Safety was a critical issue entailed with riding the PT. However, the Segway raised some other issues, less critical yet disturbing. For instance, the Segway PT is heavy and cumbersome to carry and store or park. The PT of Segway may have also suffered from a social stigma — its users were perceived as lazy (Jordan Golson, Wired.com, 16 January 2015). The PT was expected to sell 10,000 units a week by the end of its first year, 2002, a million a year; that expectation of Kamen was not reached, and in the next six years Segway sold 30,000 PT ‘scooters’ (the price tag of $5,000 was likely another impediment to adoption).

Therefore, the Segway PT did not catch among consumers — it can be surmised that the product was revolutionary but awkward to use. But the Personal Transporter found more success in public service and business applications. Roger Brown, who followed Heselden as owner and CEO of the company, managed to revive Segway and its PT by promoting the usefulness and efficiency of riding the PT in performing various tasks or activities — These are some notable applications patrols of police officers or security guards (e.g., at events, in malls), medical teams providing first aid, personnel working in large plants or warehouses (logistics tasks), guided tours in cities or in nature parks (for further illustration, see for instance the Swiss website of Segway).

In 2015 Segway merged with China-based Ninebot, a company specialising in robotics (so formally stated in the timeline of Segway, UK, ‘About the Brand’); according to business news reports, actually it was acquired by Ninebot from Brown and is practically under its control. (Brown bought Segway from Heselden’s estate in 2013 at the value of $9 million and sold his shares to Ninebot for $75m just two years later in 2015 after putting it back on track.) Ninebot was already working on its version of a scooter, E+, which it first introduced in 2014. Segway-Ninebot continued developing together the electric scooter, and in 2017 launched the line of KickScooter with models ES1 and ES2.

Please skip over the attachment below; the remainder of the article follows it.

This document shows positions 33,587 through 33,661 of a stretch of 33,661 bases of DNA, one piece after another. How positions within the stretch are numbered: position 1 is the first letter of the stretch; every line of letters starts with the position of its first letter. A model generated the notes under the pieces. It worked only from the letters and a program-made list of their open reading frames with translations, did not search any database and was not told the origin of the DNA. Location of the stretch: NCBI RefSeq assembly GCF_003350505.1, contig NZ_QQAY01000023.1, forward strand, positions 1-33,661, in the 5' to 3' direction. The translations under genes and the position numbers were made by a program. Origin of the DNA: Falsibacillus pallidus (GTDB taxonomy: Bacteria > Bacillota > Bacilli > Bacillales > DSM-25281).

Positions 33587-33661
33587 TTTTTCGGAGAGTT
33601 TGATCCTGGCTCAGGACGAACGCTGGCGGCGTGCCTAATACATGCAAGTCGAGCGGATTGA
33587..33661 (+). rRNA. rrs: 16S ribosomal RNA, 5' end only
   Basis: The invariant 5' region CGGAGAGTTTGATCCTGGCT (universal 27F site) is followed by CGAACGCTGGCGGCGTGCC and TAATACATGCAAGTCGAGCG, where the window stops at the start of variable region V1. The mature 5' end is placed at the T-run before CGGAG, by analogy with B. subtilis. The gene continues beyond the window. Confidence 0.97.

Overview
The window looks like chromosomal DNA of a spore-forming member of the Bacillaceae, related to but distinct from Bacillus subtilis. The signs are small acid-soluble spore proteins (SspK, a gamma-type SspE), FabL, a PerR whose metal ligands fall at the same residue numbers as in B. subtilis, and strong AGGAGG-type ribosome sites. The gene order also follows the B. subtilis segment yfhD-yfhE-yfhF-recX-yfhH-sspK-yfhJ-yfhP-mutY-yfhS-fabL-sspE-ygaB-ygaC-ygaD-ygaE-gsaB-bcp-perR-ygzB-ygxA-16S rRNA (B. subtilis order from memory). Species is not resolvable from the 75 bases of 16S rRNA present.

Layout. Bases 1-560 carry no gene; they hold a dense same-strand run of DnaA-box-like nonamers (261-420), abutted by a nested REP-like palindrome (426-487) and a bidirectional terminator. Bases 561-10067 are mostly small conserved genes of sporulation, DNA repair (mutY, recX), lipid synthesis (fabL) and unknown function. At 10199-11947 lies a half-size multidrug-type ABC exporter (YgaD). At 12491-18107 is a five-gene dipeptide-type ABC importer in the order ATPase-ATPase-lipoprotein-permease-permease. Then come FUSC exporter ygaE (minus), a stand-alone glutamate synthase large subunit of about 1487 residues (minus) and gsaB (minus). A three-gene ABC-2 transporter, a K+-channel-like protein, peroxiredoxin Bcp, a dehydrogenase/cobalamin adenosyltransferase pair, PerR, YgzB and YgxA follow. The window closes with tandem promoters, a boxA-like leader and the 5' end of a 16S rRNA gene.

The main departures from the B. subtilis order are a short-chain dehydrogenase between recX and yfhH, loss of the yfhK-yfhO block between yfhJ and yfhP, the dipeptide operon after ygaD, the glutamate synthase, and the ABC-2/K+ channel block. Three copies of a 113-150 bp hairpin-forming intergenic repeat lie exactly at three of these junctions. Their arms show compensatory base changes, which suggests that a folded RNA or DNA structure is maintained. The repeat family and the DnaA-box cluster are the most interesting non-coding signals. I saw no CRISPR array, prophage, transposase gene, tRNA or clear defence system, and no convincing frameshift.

The electric scooter became a huge success when made available for hire in a sharing service (e.g., Bird, Lime); the models of Segway-Ninebot contributed to make this business model of service possible. Brown commented on this development: “If I would’ve had the vision of Bird or Lime, Segway would’ve been worth $10 billion” (Matt McFarland, CNN.com, 30 October 2018). Renting the Segway PT to riders for short-term as a service could have well improved its fortune, but it would have not necessarily been able to overcome the hurdles consumers had in operating the PT safely. Additionally, the PT started its life course a number of years before consumers accepted sharing and adopted it as a common practice — timing of market entry can indeed be crucial.

The Personal Transporter of Segway presented an ingenuine product solution to let people travel short-distances in greater freedom and with little effort. But using the PT vehicle was not experienced and perceived by consumers-riders as simple and easy as intended. In the worse cases riders got hurt, making lack of safety a critical issue. The PT could still serve, however, positive purposes in performing operational tasks by trained users-riders at work. The concept of personal transportation may have needed to wait for a different kind of vehicle with another business model of service (sharing). Yet the electric scooters widely hired and used these days are not quite free of the problems associated with the PT vehicle (unsafe, avoiding physical practice, heavy and painful when tackling it, and scooters are parked on pedestrian pathways); they may not really provide the better personal transportation solution we are waiting for.